Janie Gildow: Artist Interview
Janie Gildow visiting Creative Catalyst
I’ve always liked to draw--from my earliest attempts (cross section 3-storey houses and sausage-legged ballet dancers wearing tutus) to the day in junior high when I realized I could “draw it the way it actually looked.”
The realism carried over until college, where my original plan was to go into medical illustration. Art in those “ancient” days was extremely abstract-oriented, so being a realist was frustrating, but no matter how the professors tried, they just couldn’t train it out of me, but eventually, the plan for medical illustration (due to several contributing factors) had to be re-thought.
Consequently, my choice was fine art education—surprising, because I dreaded getting up to speak in front of more than 3 individuals at one time. Speech class helped, but it wasn’t until I actually got to student teaching that it became imperative to be able to do it. And once over the hump, I actually enjoyed it—and still do.
So, I taught art in the public schools for 30 years and along the way decided it was time to start doing some serious art of my own. Of course, graphite pencil immediately came to mind, because the pencil made realistic detail very possible, but I was starved for color, so decided to paint, and finally had to admit to myself that I was trying to draw with the brush.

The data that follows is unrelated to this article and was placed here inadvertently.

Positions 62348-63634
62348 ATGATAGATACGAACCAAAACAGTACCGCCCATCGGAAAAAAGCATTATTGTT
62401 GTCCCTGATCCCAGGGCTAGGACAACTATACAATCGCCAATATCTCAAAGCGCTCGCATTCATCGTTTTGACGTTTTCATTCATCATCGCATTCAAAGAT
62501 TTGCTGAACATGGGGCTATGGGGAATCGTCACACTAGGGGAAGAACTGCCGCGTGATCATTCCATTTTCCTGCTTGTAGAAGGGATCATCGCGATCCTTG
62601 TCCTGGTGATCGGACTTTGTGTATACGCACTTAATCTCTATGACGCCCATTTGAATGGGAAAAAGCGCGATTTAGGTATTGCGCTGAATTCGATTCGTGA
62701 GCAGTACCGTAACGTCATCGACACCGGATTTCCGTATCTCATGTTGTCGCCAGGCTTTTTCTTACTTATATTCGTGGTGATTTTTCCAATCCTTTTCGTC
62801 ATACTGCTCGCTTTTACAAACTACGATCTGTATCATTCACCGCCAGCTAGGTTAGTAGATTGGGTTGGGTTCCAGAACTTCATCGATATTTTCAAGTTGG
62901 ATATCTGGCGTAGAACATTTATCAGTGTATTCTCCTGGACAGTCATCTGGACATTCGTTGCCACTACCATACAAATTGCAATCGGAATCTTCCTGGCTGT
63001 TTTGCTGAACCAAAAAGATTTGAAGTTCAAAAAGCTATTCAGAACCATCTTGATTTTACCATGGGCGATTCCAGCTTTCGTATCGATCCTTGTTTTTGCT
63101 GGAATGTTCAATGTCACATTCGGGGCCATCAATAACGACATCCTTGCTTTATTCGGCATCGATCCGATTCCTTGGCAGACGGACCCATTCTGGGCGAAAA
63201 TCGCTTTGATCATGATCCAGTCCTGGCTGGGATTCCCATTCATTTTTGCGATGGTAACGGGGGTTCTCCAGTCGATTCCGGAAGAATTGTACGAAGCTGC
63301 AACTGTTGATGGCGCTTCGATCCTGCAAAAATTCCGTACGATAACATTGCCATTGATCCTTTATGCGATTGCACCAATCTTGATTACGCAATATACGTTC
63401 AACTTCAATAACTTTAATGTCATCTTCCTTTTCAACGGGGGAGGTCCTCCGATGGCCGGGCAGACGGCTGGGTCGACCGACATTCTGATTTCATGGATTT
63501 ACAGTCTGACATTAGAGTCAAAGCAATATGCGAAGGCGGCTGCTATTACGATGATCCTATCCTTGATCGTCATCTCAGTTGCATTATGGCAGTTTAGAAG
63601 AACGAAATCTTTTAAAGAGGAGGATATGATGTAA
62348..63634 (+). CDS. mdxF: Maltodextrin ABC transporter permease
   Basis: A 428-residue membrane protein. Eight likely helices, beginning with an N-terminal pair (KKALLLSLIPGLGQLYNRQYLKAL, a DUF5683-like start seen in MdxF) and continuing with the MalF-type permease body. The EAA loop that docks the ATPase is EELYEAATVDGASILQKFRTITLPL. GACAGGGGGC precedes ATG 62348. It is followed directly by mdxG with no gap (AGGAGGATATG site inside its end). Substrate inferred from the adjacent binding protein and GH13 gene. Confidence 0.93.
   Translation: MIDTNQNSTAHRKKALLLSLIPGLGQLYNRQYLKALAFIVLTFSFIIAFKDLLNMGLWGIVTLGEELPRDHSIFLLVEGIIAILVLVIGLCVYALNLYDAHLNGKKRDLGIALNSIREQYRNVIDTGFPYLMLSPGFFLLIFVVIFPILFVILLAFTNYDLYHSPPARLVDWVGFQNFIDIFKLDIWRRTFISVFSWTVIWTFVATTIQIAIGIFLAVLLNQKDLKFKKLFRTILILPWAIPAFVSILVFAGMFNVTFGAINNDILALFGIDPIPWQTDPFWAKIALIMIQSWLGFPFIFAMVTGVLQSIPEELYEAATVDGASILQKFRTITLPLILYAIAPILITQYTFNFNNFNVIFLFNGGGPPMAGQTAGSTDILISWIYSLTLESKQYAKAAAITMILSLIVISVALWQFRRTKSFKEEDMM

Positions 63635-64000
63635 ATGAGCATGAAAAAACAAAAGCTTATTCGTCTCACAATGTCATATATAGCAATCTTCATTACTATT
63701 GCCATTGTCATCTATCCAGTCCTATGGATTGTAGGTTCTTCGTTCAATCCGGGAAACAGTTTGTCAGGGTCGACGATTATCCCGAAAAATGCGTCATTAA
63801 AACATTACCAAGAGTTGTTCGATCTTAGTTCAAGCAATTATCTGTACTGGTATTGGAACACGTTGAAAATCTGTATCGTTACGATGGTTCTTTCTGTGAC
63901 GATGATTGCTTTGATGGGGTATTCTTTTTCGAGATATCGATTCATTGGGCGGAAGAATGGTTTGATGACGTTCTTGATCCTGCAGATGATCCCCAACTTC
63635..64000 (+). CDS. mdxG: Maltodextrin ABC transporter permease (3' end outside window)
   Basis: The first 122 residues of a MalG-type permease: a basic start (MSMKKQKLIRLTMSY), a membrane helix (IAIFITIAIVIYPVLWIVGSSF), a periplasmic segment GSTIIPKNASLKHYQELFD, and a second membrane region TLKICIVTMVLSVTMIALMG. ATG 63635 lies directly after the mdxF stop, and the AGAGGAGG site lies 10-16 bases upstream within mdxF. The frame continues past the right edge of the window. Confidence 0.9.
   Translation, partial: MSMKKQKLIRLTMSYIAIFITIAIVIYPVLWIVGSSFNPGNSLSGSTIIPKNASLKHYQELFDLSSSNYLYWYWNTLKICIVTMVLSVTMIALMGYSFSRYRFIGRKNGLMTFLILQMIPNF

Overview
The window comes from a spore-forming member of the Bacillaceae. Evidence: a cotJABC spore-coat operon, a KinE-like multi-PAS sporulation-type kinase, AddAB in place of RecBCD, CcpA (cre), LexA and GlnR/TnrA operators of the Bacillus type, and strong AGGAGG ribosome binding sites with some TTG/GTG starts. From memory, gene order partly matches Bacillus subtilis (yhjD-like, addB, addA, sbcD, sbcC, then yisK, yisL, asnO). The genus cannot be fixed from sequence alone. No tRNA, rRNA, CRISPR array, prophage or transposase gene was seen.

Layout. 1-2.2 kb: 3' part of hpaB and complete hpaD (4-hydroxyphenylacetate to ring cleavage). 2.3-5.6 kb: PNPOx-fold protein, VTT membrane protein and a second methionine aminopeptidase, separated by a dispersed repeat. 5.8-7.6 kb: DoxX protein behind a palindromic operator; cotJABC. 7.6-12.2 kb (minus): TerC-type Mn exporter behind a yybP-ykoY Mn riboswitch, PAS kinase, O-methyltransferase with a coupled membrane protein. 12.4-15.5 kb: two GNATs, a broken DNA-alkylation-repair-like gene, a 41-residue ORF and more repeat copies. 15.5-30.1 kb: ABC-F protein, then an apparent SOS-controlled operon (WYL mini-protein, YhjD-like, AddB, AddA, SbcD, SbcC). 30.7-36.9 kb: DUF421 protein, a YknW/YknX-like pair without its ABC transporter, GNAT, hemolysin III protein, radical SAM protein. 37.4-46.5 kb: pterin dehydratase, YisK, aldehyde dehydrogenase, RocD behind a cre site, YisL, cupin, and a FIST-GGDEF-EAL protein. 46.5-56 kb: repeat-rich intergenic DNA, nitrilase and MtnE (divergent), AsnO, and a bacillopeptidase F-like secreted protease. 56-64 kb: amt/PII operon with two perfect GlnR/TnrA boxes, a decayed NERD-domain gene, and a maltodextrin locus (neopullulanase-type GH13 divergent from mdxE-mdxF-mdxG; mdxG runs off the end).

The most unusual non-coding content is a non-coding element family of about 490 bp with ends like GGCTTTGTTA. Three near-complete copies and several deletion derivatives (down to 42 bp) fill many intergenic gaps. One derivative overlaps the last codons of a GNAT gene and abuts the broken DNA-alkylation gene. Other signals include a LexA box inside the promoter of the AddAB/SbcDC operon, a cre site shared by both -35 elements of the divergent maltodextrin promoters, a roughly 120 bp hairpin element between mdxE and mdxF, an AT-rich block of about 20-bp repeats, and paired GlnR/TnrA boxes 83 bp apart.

Then I remembered my set of colored pencils and from that moment, it all just clicked. I began entering competitions and winning awards, my work was accepted into a gallery and began to sell. That was an incredible incentive and I was hooked!
All along, I knew I was an artist, but with my successes, I (n my opinion) became an Artist (with a capital A)—and a professional one at that.
I received the Martha Holden Jennings Award for excellence in teaching and as time went on, I began to give presentations and teach workshops to organizations across the United States, realizing that that was the new direction I wanted to take—because I loved teaching and sharing what I know—and discovered I was good at it.
Now I spend more time teaching and preparing for teaching than I do producing art. I’m always generating examples for the classes I teach, and I demo a lot, but I actually only produce a major piece once every two or three years. And I find that I’m happy (and satisfied) doing that.
Advice to new artists: don’t give up. Do to what you do best—and if you haven’t discovered what it is, or found it yet, look for a technique or method that speaks to you—and then find a teacher, mentor, video, or class, to start bringing out your “you.”
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